A man runs naked from the sea, gathering clothes as his journey progresses on land – a Reggie Perrin-esque escapade in reverse. So opens this family-friendly variety show that, for the most part, covers itself in credit.
An ensemble of seven musicians and performers, and one fine artist, provide a collection of comedy magic and vaudevillian cabaret. Retro treats include juggling on unicycles and a reprise of Wilson, Keppel and Betty's Sand Dance, in which the two protagonists are unsure of the plural of bedouin.
With the air of a university troupe who have been together a very long time, the ensemble contains some wildly different personality types, all of whom, with the exception of the kid-friendly loon Herbie Treehead, avoid anything approaching a defined character.
For the first 20 minutes of the show, two questions nag – can you get anything out of this if you are an adult and do you need a narrative thread to hang on to, one that might explain why this odd collection of performers came together?
The answers, respectively, are yes and no, though not emphatically. As the show proceeds goodwill is created by, for example, the silent antics of the artist Jon Hicks, who succeeds in catching a toy elephant after it has been catapulted from a Heath Robinson-style contraption that utilises a toy robot, a roll of tape and a hammer.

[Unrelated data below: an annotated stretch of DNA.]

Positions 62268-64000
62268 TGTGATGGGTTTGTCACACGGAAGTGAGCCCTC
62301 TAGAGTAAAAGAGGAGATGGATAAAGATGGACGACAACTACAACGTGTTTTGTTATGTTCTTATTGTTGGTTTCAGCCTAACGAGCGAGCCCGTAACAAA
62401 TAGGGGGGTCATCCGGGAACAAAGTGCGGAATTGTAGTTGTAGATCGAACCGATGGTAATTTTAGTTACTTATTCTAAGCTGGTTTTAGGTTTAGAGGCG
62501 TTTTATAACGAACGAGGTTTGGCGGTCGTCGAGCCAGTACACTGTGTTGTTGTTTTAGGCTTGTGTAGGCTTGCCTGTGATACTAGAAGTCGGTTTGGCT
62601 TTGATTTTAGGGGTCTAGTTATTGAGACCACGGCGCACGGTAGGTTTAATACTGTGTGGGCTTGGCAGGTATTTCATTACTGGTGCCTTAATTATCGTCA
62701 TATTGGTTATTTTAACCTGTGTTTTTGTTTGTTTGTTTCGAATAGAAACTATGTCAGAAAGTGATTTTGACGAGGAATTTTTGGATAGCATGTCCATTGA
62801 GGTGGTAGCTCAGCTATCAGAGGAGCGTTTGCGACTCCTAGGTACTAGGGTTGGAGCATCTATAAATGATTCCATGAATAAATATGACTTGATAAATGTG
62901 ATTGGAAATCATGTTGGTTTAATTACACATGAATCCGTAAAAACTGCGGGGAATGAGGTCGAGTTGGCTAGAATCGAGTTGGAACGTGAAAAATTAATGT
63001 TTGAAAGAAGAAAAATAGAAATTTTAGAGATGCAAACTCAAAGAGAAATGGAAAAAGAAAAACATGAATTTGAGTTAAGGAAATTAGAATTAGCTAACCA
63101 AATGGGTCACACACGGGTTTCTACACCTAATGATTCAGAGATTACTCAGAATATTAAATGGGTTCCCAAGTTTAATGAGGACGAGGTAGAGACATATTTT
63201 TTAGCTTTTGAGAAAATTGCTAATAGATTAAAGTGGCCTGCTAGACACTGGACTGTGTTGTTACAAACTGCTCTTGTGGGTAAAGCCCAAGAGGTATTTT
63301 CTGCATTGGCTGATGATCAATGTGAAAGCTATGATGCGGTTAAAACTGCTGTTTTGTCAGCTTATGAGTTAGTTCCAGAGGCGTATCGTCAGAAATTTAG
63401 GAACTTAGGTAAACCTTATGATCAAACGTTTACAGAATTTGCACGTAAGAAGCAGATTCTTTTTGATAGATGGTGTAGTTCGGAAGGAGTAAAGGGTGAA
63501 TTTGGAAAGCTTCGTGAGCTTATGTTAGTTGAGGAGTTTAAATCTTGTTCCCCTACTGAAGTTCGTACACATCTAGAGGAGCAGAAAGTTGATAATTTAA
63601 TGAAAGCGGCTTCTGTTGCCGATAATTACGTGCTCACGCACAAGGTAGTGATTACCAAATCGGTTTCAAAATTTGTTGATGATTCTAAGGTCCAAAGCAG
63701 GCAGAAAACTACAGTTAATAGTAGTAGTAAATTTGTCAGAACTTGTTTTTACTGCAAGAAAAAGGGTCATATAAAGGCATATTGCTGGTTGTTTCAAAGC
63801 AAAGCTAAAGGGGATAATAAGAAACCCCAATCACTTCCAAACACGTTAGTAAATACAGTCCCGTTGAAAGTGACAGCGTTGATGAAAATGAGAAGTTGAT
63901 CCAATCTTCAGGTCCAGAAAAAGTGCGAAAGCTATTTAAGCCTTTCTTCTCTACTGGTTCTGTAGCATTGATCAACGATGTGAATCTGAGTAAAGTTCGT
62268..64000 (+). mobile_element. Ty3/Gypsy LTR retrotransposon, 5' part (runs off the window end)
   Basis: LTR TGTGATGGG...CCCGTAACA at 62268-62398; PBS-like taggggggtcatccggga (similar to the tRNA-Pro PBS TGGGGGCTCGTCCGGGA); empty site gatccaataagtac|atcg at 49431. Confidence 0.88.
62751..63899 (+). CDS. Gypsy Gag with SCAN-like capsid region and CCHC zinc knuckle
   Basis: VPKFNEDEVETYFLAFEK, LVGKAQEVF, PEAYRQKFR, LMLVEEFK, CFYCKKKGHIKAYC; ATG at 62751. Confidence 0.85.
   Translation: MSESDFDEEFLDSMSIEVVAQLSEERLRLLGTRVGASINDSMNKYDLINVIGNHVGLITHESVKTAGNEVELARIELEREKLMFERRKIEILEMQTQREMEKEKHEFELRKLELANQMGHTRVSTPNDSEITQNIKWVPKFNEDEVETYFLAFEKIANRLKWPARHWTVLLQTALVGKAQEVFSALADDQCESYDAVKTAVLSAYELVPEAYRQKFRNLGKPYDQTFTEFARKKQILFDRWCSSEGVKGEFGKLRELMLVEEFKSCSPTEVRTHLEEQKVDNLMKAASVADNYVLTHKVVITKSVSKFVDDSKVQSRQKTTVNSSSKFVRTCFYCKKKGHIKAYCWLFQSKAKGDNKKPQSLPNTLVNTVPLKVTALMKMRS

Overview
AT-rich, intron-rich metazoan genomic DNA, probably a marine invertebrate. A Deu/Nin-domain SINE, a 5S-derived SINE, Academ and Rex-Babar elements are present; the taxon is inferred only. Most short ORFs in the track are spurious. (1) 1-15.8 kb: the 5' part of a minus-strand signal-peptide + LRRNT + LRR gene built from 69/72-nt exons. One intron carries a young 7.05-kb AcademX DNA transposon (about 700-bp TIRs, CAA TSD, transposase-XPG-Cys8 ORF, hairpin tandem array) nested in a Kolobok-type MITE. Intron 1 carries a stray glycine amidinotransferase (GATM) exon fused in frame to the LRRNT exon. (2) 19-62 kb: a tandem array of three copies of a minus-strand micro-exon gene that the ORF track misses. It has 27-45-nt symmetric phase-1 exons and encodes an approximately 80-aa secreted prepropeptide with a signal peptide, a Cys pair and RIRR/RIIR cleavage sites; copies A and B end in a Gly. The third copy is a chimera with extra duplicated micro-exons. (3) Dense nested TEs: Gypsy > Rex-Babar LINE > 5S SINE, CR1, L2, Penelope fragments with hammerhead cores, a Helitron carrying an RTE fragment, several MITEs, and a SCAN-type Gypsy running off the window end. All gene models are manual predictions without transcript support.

Similarly, a pastiche of a Siegfried & Roy-type act is winning and a new take on the game Find the Lady, using a man dressed as a woman, proves hard to resist. Weak links include Herbie Treehead's time-sapping song about happiness, and his contributions seem to jar with the rest of the antics that populate this ambitiously long show, which lasts more than 90 minutes.
Although closing the show takes a while, as a fountain tableau almost tops a splendid juggling feat, the hour-and-a-half passes by briskly enough and builds up ever-more warmth. Some discerning editing is still needed and a little foray into character or back story would be a similarly fleet-of-foot move.
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